Wind Energy

Wind systems convert wind into electricity with the use of wind turbines. They come in several forms ranging from utility-scale to commercial grade to single-wind units.

A source of clean energy, wind energy doesn't produce harmful biproducts. As well, it provides the opportunity for new jobs and job training for servicing and maintaining the turbines.

Investing in wind energy innovations can help find more efficient ways of harnessing the power of the wind. Cities generally don't have the space to host wind farms, so transition lines need to be laid from the farm to the electrical grids.

Water Energy Investing

Water Energy

Water energy, or hydroelectric energy, is created through the use of dams. Water produces pumped-storage hydropower through the dam's turbines. Hydroelectric facilities are very scalable, ranging from large projects such as the Hoover Dam to smaller projects such as small rivers.

While solar and wind energy markets are saturated with innovation and development, the area of water energy is ripe with opportunity for creating solutions. Inefficiency and the negative affect on the animals that live in the water ways are needed targets for renewable energy investing.

Much like wind energy, investing in water energy innovations can target more efficient ways of harnessing wind. In general, a hydroelectric facility uses more energy than it produces, which means it is currently an ineffectual choice for long-term energy production. As well, it disrupts waterways and ecosystems. Developing methods of processing hydroelectric energy that address these two issues would make great strides towards further removal of fossil fuels.

wave energy

Other Renewable Energy Sources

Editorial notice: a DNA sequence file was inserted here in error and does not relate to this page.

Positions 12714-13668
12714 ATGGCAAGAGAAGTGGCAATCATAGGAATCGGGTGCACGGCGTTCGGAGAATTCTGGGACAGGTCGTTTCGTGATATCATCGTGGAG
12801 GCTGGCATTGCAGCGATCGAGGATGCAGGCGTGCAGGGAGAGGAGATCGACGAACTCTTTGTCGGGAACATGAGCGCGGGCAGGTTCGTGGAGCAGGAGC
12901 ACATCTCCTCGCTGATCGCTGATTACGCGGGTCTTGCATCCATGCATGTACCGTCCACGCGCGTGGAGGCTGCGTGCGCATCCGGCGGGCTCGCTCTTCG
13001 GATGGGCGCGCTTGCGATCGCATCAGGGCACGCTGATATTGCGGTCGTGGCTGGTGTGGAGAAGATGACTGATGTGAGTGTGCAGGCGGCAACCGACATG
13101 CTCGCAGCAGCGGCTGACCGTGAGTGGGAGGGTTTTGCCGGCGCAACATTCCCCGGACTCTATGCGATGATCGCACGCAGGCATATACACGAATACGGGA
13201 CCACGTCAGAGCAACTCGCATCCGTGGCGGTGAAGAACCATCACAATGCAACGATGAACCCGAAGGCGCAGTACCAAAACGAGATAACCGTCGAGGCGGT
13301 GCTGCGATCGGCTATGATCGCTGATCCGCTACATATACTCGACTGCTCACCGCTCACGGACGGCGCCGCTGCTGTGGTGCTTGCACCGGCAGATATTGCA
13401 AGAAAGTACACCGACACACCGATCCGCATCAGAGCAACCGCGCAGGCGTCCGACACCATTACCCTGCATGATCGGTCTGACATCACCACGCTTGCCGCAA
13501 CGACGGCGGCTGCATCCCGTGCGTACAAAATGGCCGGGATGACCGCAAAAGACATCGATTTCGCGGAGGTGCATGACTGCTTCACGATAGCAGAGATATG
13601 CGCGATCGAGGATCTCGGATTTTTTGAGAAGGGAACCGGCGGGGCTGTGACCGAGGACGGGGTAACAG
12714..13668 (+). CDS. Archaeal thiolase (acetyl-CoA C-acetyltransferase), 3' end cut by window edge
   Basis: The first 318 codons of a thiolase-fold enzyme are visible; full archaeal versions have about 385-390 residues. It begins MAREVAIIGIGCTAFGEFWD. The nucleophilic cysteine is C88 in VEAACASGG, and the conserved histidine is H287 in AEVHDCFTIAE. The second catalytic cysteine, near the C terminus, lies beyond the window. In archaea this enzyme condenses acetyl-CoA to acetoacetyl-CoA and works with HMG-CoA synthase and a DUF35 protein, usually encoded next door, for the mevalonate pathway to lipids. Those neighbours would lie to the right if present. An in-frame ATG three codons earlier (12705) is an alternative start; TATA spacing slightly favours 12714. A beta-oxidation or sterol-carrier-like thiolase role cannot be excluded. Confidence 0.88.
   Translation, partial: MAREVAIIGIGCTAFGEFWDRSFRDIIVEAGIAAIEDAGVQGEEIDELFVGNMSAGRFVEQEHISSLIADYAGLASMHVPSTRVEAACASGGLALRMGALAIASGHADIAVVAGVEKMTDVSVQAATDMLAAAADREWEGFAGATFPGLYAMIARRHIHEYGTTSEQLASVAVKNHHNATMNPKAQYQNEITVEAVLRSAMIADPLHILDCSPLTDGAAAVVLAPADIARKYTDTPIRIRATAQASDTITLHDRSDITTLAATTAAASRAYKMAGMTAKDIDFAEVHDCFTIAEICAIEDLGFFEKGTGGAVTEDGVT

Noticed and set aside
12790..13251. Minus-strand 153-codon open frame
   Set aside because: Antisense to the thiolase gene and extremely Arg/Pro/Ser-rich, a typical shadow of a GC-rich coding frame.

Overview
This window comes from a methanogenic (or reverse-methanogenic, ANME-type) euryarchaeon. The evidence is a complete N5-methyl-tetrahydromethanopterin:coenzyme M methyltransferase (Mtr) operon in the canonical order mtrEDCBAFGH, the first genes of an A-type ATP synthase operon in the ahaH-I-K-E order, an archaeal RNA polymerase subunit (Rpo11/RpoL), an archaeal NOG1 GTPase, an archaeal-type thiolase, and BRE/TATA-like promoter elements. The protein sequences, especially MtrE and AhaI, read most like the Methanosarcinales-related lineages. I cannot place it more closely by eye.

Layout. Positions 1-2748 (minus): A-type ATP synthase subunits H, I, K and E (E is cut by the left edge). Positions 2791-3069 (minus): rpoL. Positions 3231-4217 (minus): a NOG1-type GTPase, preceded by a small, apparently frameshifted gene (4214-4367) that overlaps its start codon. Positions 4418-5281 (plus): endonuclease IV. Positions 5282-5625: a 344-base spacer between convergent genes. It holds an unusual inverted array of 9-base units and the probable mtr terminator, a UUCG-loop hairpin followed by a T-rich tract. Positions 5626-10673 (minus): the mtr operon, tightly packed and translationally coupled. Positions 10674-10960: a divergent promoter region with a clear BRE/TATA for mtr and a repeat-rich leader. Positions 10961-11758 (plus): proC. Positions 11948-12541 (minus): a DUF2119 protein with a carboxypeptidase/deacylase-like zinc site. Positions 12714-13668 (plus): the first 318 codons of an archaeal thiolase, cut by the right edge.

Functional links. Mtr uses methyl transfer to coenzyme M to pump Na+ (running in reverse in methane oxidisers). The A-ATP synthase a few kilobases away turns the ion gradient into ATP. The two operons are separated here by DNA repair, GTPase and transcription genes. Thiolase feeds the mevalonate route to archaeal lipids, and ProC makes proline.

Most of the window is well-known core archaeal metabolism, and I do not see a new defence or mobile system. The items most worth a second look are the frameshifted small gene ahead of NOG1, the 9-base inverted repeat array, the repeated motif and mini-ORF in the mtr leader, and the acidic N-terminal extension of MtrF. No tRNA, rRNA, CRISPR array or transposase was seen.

There are several more sources that either aren't as well known, are more costly, or are more virgin fields of investment (and thus development).

Geothermal energy has significant potential, is naturally replenished, and has a small footprint. However, the cost of infrastructure and vulnerability to earthquakes makes it less viable than solar, wind or water energy.

Ocean energy produces thermal energy and mechanical energy. Ocean mechanical energy is produces through the ebbs and flows of tides (tidal energy), and the movement of waves (wave energy). These are virtually untapped energy resources with massive potential, but currently also have several limitations.

Bioenergy is created by organic matter (biomass), either by burning or decomposition (methane gas). Biomass can be something as simple as a piece of burning wood, or as complicated as the methane that comes from decomposing landfills. Like geothermal and ocean energy, investing in bioenergy innovations is an area ripe with opportunity.

Renewable Energy Investing

It’s clear that investing in renewable energy is one way to grow a healthy “green” investment portfolio. How do you get started with so many options and opportunities? Here are a few places you can start looking:

Select Energy Companies

As mentioned at the beginning, fossil fuel plants are being replaced with renewable energy infrastructures. Impact investing with an eye towards target energy stocks that are actively embracing renewable energy options is a good start.

Solar Panel Production

Along with the increase of infrastructure comes solar panels. As solar power becomes even more prevalent and adoption grows, so will the companies producing solar panels. JinkoSolar Holding (JKS) is an excellent example of target companies to invest in.

Renewable Energy Stocks

Renewable energy stocks are a strong option. At this time, Brookfield Renewable (BEP/BEPC) is a top stock. The company has the lofty goal of investing up to $1 billion per year through 2025, focusing on new solar energy developments. A strong performer, it’s set to be a good investment for years to come.

Impact Investment Project Development

Although there are several options, project development is our bailiwick. We help SWFs, family funds, private equity and global company investors find the sustainable projects that align with your portfolio and moral goals. Whether your target is ESG investing with an eye toward what means most to you, or impact investing with a goal towards a green portfolio, we can help.

View some of our example projects, or contact us to discuss your impact investment goals.

Whether your aim is to make a significant impact on the world (impact investing) or receive market-rate returns on your investments while doing good (investing with impact), impact investing is a viable investment opportunity. It is truly an opportunity to do good, while doing well.

You don't have to decide between making a positive impact or making a profit. Join Transformation Holdings and our network of organizations in the move towards changing lives.